What is the Mountain? (Embrace it)


Advertisement
Published: February 21st 2019
Edit Blog Post

Imlil, Alto Atlas, Morocco

February 2019 '









“I have seen nothing more weird or miraculous than myself. Over time we may get used to strange things. But the more I probe myself and know myself, the more my oddity astonishes me, and the less I understand who I am.”

Michel de Montaigne,On Presumption



“I am the wisest man alive, for I know one thing, and that is that I know nothing.”

Plato's Socratic Paradox, The Republic



“Being at ease with not knowing is crucial for answers to come to you.“

Eckhart Tolle



“Not knowing anything is the sweetest life.”

Sophocles



“The only thing that makes life possible is permanent, intolerable uncertainty; not knowing what comes next.”

Ursula K. Le Guin



“In the beginner’s mind there are many possibilities, in the expert’s there are few.”

Zenkei Blanche Hartman







Imlil ('31.126372 -7.9172829)is a small village sitting at 1,800 meters above sea level in the Alto (high) Atlas Mountainsof Morocco. Jebel (Mount) Toukbal sits just behind Imlil at 4,100 meters and is the highest peak in Northern Africa. And so Imlil is the take off point for many visitors who come to climb the mountain, which in turn provides much employment to the locals who act as guides, and hire out their mules and equipment. A local guide is compulsory with a Police Check Post just past the village of Toubkal (about 45 mins walk up from Imlil), and one must spend a night at the base camp before the climb. Imlil is only 60 km from Marrakesh. The area is also famous for walnuts, apples and cherries.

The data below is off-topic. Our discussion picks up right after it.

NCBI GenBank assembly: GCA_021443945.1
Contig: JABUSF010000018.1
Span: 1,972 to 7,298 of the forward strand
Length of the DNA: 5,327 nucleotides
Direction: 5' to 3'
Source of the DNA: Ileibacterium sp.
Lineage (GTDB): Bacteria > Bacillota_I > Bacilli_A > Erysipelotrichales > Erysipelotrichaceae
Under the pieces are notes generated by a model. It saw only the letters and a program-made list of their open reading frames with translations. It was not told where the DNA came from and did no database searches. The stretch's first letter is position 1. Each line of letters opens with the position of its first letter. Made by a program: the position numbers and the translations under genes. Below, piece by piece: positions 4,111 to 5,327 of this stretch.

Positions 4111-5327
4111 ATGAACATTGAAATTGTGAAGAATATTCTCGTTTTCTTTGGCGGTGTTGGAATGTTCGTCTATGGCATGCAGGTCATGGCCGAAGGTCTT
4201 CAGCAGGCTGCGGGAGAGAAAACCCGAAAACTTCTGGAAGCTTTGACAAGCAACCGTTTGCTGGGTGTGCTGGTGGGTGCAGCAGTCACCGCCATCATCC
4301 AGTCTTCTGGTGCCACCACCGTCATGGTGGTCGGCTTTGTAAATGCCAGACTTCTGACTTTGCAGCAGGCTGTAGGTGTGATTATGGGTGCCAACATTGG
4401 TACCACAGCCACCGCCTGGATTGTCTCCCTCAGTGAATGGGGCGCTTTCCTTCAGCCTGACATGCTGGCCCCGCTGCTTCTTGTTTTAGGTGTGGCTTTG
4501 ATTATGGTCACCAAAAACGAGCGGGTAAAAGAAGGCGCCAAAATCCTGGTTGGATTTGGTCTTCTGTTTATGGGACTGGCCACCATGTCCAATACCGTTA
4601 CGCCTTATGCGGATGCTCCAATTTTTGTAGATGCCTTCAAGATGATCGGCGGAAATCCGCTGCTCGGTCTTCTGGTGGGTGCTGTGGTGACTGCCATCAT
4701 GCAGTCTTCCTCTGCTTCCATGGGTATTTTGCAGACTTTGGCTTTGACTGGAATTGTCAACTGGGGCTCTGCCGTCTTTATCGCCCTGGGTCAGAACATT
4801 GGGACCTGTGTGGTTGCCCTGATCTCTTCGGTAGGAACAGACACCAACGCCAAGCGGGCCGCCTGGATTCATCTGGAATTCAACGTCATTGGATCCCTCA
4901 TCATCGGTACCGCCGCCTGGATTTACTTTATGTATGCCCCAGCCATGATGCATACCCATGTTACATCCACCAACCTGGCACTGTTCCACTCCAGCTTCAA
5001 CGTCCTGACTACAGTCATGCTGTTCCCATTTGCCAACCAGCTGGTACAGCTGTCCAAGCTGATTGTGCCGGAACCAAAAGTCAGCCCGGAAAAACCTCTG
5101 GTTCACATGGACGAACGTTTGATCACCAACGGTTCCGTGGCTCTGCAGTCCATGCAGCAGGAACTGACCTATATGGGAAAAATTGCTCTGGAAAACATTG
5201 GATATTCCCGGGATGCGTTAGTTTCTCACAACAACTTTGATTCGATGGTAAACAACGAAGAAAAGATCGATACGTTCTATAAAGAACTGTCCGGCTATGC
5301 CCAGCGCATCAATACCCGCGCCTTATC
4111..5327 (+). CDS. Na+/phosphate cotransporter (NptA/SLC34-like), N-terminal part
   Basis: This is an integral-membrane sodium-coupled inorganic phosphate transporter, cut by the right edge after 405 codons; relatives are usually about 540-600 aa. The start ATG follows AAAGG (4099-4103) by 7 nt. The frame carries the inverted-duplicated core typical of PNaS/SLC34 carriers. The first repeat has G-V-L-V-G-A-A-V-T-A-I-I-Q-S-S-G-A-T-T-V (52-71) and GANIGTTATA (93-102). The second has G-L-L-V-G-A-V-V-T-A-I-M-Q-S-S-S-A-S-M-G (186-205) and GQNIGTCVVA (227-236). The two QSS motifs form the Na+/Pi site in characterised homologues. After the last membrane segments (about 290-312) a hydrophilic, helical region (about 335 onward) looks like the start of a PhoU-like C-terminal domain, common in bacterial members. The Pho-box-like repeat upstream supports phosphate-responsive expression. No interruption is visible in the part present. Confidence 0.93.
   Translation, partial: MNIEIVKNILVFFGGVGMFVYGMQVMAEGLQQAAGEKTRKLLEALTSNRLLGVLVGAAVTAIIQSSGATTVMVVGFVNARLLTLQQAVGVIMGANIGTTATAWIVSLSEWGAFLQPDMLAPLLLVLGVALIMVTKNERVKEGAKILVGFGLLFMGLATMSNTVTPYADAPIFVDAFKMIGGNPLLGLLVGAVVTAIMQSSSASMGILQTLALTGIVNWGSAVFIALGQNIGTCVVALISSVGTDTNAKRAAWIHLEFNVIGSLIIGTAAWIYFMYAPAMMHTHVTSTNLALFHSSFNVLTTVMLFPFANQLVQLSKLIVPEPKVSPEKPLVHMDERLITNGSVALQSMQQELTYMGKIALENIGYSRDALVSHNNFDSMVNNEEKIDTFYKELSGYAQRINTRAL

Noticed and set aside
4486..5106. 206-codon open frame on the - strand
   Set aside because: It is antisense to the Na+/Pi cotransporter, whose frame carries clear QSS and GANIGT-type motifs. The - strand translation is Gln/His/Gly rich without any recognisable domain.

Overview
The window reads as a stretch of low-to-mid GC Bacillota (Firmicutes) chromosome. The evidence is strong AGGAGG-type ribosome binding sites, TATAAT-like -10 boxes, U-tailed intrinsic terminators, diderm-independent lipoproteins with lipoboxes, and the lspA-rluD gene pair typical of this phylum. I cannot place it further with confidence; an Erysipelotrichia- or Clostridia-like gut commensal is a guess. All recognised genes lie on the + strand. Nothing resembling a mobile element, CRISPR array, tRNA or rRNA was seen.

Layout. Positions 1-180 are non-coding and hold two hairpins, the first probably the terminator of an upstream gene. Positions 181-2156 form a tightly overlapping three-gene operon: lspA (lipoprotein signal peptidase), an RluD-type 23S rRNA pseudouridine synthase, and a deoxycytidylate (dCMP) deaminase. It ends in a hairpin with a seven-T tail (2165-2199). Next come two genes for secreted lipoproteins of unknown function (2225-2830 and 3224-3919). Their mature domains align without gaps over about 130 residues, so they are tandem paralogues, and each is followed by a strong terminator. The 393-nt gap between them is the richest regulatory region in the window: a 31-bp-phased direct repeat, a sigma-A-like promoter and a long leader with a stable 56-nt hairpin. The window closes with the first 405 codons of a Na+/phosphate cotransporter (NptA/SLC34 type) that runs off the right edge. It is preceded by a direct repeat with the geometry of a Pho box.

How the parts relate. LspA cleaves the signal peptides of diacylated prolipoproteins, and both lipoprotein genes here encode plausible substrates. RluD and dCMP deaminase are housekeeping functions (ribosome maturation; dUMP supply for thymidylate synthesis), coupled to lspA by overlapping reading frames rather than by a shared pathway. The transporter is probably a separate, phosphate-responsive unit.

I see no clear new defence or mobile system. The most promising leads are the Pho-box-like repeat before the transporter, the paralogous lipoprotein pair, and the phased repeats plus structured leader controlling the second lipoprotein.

In August 1995, Imlil experienced a severe flash flood after 70 mm of rain fell in just 2.5 hours. Up to 150 people died including maybe 50 tourists, and 40 vehicles were swept away and houses and livestock and fields lost. I met Hamid, a local store owner, now aged 38 was just 14 at the time of the flood. Luckily his family home is higher on the hill-side behind Imlil and all were safe. But of course he has vivid memories of the devastation to this then even smaller community from that time. Much channel work has since occurred to mitigate against any repeat of this catastrophe.

If I thought my last location (Tafraout) was laid back, Imlil is super laid back. There are more mules on the only road through town than vehicles, although tourist mini-buses from Marrakesh are pretty common too. In December 2018 two Swedish female backpackers were brutally murdered near Imlil, with the perpetrators led by a wanna-be jihadist from Switzerland. The true story is still not clear, but Imlil took a big hit in tourism as a result. Two months later things seem to be back on track.